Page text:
JERUSALEM – While officials here largely maintain a policy against interfering in U.S. election politics, some Israeli security officials quietly expressed “concern” about an adviser to Sen. Barack Obama who has advocated negotiations with Hamas and providing international assistance to the terrorist group.
The officials noted Robert Malley, a principal Obama foreign policy adviser, has penned numerous opinion articles, many of them co-written with a former adviser to the late Palestinian Authority President Yasser Arafat, petitioning for dialogue with Hamas and blasting Israel for numerous policies he says harm the Palestinian cause.
Malley also previously penned a well-circulated New York Review of Books piece largely blaming Israel for the collapse of the Israeli-Palestinian negotiations at Camp David in 2000 when Arafat turned down a Palestinian state in the West Bank, Gaza and eastern sections of Jerusalem and instead returned to the Middle East to launch an intifada, or terrorist campaign, against the Jewish state.
Malley’s contentions have been strongly refuted by key participants at Camp David, including President Bill Clinton, then-Israeli Prime Minister Ehud Barak and primary U.S. envoy to the Middle East Dennis Ross, all of whom squarely blamed Arafat’s refusal to make peace for the talks’ failure.
“We are noting with concern some of Obama’s picks as advisers, particularly Robert Malley who has expressed sympathy to Hamas and Hezbollah and offered accounts of Israeli-Palestinian negotiations that don’t jibe with the facts,” said one security official, speaking on condition of anonymity.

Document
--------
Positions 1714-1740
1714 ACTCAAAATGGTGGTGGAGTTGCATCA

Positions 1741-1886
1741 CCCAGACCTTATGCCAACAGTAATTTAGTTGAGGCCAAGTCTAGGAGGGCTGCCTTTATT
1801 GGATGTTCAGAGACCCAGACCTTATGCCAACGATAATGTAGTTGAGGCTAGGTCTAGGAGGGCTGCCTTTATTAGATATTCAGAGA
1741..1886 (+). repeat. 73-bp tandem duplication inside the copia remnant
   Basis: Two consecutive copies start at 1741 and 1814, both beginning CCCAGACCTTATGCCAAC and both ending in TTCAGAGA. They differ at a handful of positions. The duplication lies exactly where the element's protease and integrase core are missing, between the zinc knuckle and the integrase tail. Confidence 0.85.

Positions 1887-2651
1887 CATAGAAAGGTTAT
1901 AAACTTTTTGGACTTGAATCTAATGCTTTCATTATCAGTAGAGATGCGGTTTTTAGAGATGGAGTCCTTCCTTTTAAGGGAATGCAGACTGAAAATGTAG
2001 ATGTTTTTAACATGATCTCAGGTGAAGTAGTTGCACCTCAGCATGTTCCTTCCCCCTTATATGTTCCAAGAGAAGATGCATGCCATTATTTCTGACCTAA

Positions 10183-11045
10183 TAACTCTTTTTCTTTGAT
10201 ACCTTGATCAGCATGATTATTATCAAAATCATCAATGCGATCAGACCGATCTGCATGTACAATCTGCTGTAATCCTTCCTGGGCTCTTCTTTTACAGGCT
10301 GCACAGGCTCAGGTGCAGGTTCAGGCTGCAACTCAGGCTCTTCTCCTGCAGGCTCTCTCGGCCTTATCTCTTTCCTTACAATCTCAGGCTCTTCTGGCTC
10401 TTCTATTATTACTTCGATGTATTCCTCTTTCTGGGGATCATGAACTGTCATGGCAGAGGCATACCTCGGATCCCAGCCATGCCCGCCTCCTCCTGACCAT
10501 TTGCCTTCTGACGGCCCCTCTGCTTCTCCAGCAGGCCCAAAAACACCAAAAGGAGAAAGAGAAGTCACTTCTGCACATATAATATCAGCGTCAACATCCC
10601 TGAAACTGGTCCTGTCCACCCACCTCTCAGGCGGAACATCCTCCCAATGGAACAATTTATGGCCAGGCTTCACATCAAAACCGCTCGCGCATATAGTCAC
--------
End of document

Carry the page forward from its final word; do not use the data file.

The official stated he was not authorized to talk to the media about U.S. politics, noting Israeli officials are instructed to “stay out” of American political affairs.
In February 2006, after Hamas won a majority of seats in the Palestinian parliament and amid a U.S. and Israeli attempt to isolate the Hamas-run Palestinian Authority, Malley wrote an op-ed for the Baltimore Sun advocating international aid to the terror group’s newly formed government.
“The Islamists (Hamas) ran on a campaign of effective government and promised to improve Palestinians’ lives; they cannot do that if the international community turns its back,” wrote Malley in a piece entitled, “Making the Best of Hamas’ Victory.”
Malley contended the election of Hamas expressed Palestinian “anger at years of humiliation and loss of self-respect because of Israeli settlement expansion, Arafat’s imprisonment, Israel’s incursions, Western lecturing and, most recently and tellingly, the threat of an aid cut off in the event of an Islamist success.”
Malley said the U.S. should not “discourage third-party unofficial contacts with [Hamas] in an attempt to moderate it.”
Hamas is responsible for scores of deadly shootings, suicide bombings and rocket attacks aimed at Jewish civilian population centers. The past few weeks alone, Hamas militants took credit for firing more than 200 rockets into Israel.
Hamas’ official charter calls for the murder of Jews and destruction of Israel.
Hamas maintained a national unity government with Palestinian Authority President Mahmoud Abbas until the Palestinian leader dissolved the agreement and deposed the Hamas prime minister last year.
In an op-ed in the Washington Post two weeks ago coauthored by Arafat adviser Hussein Agha, Malley – using could be perceived as anti-Israel language – urged Israel’s negotiating partner Abbas to reunite with Hamas.